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The relentless grind of the news machine

TV review
There are times in "Whose News?", Channel 4's season of programmes about the news media, when you think, "How intriguing. They've taken the tedious bits that you never get to see and edited them all back in". Office drudgery is not necessarily any more fascinating because it is in the service of a television image and, though there are obvious comic returns from the contrast between the glossy clichs of the bulletins and the grubby fuss of the newsroom (like the way in which journalists browse so casually over the selection box of human disaster), these can be shallow ironies. The real work of journalists is often more fugitive, a matter of private telephone calls, insinuations, or simply reading the small print.

What is conveyed by the season is the sense of the news industry as a vast unstoppable mechanism, dutifully serviced by operatives who may not even know what purpose is served by it's repetitive motions. It also looks as if someone forgot to fit a safety brake: as the outlets proliferate and the technology improves, the wheels turn ever faster, the vast frame shuddering as it has to synthesise more and more information. Some cracks are already beginning to show - in Dispatches on Wednesday night, Roger Bolton looked at the news managers on both sides of the journalistic fence, an arms race of information in which the politicians and pressure groups appear to be winning. He asked some sharp questions about the increasing tendency for news bulletins to include VNRs, or Video News Releases - that is, footage supplied by interested parties to get their story (not necessarily the story) on screen. Other forms of manipulation are more venerable: "Of course I was trying to manage the news," yelped Bernard Ingham, in his oddly fluting tones, but that was all part of the game, he thought. "I couldn't lie and therefore if they did ask the right question I had to come clean," he added, as if an off-the-record briefing wouldn't melt in his mouth. Roger Bolton let him get away with it, which provided a nice demonstration of how even the best journalists can let their guard slip.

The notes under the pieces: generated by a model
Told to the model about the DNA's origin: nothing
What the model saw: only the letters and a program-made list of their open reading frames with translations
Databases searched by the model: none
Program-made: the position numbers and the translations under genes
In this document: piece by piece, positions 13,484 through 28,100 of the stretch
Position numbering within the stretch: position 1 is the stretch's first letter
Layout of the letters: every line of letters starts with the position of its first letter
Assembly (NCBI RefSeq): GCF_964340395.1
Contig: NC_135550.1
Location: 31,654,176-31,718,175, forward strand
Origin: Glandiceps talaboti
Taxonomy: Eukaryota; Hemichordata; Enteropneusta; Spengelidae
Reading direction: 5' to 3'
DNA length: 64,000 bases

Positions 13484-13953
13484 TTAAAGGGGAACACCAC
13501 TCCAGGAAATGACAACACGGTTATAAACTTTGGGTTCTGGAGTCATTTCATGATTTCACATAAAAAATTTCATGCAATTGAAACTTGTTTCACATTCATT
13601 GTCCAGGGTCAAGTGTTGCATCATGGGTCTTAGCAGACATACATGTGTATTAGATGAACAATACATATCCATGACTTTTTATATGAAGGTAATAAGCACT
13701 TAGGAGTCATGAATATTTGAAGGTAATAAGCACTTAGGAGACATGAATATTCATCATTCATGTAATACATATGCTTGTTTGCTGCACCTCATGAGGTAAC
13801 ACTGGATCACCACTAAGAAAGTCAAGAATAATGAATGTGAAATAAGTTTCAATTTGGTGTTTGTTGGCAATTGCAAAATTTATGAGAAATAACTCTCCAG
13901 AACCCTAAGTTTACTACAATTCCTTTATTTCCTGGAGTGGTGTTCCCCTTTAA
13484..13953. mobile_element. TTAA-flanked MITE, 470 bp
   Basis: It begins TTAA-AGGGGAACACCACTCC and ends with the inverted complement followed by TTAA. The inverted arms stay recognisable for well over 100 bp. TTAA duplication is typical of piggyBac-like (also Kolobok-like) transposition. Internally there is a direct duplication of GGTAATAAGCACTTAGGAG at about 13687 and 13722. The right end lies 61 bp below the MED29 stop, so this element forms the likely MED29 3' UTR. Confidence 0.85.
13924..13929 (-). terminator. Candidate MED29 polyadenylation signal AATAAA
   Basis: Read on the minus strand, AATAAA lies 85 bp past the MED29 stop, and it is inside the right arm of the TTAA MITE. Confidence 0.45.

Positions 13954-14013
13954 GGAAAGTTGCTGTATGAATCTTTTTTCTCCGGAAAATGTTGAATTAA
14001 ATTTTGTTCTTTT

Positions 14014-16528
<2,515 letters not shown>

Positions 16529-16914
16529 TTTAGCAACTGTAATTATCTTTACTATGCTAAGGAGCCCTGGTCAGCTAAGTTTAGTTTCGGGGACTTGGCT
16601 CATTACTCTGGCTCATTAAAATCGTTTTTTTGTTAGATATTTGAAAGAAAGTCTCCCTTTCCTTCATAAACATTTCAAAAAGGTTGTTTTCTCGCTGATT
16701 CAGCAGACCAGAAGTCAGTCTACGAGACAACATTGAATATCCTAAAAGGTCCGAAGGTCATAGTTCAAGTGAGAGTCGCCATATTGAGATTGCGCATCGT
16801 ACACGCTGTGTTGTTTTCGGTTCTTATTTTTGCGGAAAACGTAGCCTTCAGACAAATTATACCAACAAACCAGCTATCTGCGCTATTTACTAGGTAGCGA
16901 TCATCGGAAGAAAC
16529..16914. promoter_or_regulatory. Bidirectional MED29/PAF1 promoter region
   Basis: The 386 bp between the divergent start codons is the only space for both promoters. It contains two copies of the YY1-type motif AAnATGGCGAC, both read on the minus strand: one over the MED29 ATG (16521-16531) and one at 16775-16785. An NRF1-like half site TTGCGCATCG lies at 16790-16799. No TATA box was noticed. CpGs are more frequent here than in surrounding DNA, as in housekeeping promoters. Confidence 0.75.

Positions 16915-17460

The first episode of Naked News, an examination of media in the United States profiled Ted Turner, the maverick tycoon who runs CNN, the world's first global television news station. Maverick may not quite do him justice, in truth, because Ted's eccentricity has global proportions. One of his colleagues recalls being woken by a telephone call. "Bob. I've got a club and I want you to join." The club, it turned out, was called The Better World Society: annual subscription $25; aims: to stamp out world hunger, clean up the environment and create world peace. After the associate had agreed that he would take on world peace as his own project Turner went away satisfied.

The mechanism for these ambitions is the 24-hour news broadcasts of CNN, a station which began with Turner's frustration at regulatory control (he realised he could show really gory news on cable). Patrick Forbes's film tried to be sardonic about Turner's messianic fervour, wryly questioning whether blanket-coverage of the O J trial was going to bring the nations of the world together, but it couldn't entirely resist Turner's legendary charm. Hardly surprising really; after all, this is a man who persuaded Jane Fonda to marry him from a standing start.

Over on BBC2 there was yet more of the same, with A Little Local Difficulty, Carlo Gbler's slyly comical account of American journalists at work in Northern Ireland. A tale of innocents abroad, it nicely skewered the false authority with which so much journalism is dressed. American ignorance about Sinn Fein's true status was put down to the organisation's great skill in talking to the American press. The "skill" appears to consist in prevaricating slowly, so that those without shorthand don't miss a word.